When the rebellion broke out, Khoury said, it had “no political horizon”. With little political leadership, the fight over holding cities became paramount. But the rebels, even with Saudi support, do not have the weapons to defeat the Bashar al-Assad regime. “You can’t capture half a city,” Khoury said, “and claim that this is a revolution.” But this is where things will linger. It is, he believes, in the interest of the external forces to bleed Syria rather than see a clear outcome. The Israelis “do not yet want to topple Assad”, he pointed out, because they do not know what will come after him.

The Americans are more cynical. The day after Khoury said this, The New York Times ran a long assessment of U.S. policymaking on Syria. The reporters described a visit that President Barack Obama’s Deputy National Security Adviser Denis McDonough took to Guantanamo Bay with some U.S. lawmakers. There McDonough “questioned how much it was in America’s interest to tamp down the violence in Syria”. McDonough argued “that the status quo in Syria could keep Iran pinned down for years. In later discussions, he also suggested that a fight in Syria between Hizbollah and Al Qaeda would work to America’s advantage.” “No one can win this war,” Khoury told me the day before this report. “Syria has become a field for killing.” Indeed, the maximal positions staked out by the geopolitical powers are rhetorical postures that create political futility and enhance the killing fields. Nuance, the lifeblood of the novelist and the diplomat, is given no room in the debate over Syria.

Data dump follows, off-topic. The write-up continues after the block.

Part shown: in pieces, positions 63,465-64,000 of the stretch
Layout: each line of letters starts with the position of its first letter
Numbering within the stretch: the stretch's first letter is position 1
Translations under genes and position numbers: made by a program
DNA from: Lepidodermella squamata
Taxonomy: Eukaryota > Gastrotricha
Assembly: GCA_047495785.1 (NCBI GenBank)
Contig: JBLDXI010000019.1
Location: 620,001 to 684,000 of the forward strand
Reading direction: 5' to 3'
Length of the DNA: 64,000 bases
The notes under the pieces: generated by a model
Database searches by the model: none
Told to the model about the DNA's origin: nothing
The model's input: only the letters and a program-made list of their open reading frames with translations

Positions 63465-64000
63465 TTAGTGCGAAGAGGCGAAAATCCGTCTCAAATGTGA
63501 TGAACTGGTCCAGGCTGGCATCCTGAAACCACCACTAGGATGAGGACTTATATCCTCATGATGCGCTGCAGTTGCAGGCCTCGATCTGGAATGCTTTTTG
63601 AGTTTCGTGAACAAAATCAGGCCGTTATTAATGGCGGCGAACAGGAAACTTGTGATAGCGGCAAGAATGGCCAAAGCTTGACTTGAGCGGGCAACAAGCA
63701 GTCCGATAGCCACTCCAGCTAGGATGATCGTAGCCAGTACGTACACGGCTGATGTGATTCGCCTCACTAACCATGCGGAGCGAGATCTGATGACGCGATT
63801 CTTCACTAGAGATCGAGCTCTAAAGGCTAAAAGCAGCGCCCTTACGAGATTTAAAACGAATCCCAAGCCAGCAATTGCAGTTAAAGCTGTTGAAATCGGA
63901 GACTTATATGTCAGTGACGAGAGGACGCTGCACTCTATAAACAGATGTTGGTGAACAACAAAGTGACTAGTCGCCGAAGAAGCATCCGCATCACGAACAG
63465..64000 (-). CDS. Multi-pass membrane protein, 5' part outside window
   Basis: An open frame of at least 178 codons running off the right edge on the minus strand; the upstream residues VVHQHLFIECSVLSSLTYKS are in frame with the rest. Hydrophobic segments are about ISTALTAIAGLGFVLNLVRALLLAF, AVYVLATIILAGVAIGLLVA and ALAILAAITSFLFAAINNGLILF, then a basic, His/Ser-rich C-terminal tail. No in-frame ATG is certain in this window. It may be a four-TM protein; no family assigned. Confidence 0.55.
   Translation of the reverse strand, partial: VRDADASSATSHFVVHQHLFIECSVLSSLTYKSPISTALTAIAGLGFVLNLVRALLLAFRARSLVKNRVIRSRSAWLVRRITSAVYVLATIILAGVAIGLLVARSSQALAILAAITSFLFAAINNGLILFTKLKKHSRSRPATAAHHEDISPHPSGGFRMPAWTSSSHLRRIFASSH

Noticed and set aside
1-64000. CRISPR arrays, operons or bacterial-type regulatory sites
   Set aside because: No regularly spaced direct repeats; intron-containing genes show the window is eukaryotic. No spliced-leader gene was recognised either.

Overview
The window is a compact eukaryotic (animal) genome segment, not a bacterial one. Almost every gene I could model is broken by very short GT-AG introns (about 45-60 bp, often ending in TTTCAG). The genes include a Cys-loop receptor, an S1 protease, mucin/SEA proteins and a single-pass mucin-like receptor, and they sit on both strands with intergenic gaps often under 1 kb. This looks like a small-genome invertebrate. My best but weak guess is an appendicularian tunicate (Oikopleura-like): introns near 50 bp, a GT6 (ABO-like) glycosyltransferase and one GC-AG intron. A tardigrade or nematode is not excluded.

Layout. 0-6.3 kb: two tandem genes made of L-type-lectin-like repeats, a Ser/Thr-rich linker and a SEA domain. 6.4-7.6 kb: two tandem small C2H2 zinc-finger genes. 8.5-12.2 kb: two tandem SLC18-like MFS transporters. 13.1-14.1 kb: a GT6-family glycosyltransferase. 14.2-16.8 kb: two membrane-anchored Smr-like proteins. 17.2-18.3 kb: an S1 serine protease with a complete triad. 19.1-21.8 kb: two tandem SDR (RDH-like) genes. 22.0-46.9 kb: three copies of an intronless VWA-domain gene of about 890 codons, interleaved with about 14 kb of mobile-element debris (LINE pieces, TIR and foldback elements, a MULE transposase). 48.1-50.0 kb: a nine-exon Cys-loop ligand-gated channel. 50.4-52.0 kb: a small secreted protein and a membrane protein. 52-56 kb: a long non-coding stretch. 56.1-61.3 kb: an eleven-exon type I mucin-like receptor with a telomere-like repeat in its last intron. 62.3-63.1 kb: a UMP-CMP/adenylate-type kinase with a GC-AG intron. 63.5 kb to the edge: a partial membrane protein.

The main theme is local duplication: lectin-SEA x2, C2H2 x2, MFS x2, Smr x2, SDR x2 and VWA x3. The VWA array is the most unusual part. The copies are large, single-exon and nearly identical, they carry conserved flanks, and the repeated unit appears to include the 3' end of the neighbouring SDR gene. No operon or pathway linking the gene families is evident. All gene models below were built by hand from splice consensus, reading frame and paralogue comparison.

Hope

Khoury ended his Berlin lecture in a fit of hope, “I am neither a nihilist nor a pessimist. I think that the moment will come when the people of the Mashreq will wake from this nightmare to discover that life is possible without wars and massacres and madness.” I asked him where this sentiment came from. “I am a novelist,” he said. “I want to tell stories, hear stories, and write stories.” The stance in that statement, Khoury said, “is that of a novelist and a political analyst. You must be part of your society, your world. You must behave like a citizen.” Hope comes from that deep faith in the human being and human possibility. “Man is not the slave of myths and ideologies,” he said. How to get from here to there is not clear to Khoury, as it is unclear to so many progressive intellectuals in West Asia. Khoury takes refuge in the language of human rights and democracy, talismans for a society that might be better than this one.